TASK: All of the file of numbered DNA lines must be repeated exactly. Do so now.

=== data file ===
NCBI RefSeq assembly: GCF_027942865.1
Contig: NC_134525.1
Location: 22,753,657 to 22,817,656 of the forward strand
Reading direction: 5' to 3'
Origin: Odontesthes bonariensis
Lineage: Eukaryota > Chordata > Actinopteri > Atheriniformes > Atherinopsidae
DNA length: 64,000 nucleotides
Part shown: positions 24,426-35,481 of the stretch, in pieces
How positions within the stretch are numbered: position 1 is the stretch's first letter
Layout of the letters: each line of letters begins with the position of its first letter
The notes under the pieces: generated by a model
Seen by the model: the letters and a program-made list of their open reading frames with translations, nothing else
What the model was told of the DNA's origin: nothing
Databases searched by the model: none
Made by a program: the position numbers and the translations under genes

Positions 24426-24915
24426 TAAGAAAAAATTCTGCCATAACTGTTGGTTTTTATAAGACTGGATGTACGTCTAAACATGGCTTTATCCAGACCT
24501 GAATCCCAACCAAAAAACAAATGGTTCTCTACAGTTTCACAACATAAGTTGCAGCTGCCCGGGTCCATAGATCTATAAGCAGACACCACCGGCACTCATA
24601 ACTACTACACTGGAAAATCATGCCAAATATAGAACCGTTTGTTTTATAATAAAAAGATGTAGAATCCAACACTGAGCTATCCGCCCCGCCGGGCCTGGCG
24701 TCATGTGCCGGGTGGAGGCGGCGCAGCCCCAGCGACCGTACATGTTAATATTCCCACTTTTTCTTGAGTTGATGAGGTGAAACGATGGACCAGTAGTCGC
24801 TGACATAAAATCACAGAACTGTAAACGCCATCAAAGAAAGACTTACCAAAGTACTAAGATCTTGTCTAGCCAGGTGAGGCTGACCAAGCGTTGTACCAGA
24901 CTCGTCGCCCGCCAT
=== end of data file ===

NCBI RefSeq assembly: GCF_027942865.1
Contig: NC_134525.1
Location: 22,753,657 to 22,817,656 of the forward strand
Reading direction: 5' to 3'
Origin: Odontesthes bonariensis
Lineage: Eukaryota > Chordata > Actinopteri > Atheriniformes > Atherinopsidae
DNA length: 64,000 nucleotides
Part shown: positions 24,426-35,481 of the stretch, in pieces
How positions within the stretch are numbered: position 1 is the stretch's first letter
Layout of the letters: each line of letters begins with the position of its first letter
The notes under the pieces: generated by a model
Seen by the model: the letters and a program-made list of their open reading frames with translations, nothing else
What the model was told of the DNA's origin: nothing
Databases searched by the model: none
Made by a program: the position numbers and the translations under genes

Positions 24426-24915
24426 TAAGAAAAAATTCTGCCATAACTGTTGGTTTTTATAAGACTGGATGTACGTCTAAACATGGCTTTATCCAGACCT
24501 GAATCCCAACCAAAAAACAAATGGTTCTCTACAGTTTCACAACATAAGTTGCAGCTGCCCGGGTCCATAGATCTATAAGCAGACACCACCGGCACTCATA
24601 ACTACTACACTGGAAAATCATGCCAAATATAGAACCGTTTGTTTTATAATAAAAAGATGTAGAATCCAACACTGAGCTATCCGCCCCGCCGGGCCTGGCG
24701 TCATGTGCCGGGTGGAGGCGGCGCAGCCCCAGCGACCGTACATGTTAATATTCCCACTTTTTCTTGAGTTGATGAGGTGAAACGATGGACCAGTAGTCGC
24801 TGACATAAAATCACAGAACTGTAAACGCCATCAAAGAAAGACTTACCAAAGTACTAAGATCTTGTCTAGCCAGGTGAGGCTGACCAAGCGTTGTACCAGA
24901 CTCGTCGCCCGCCAT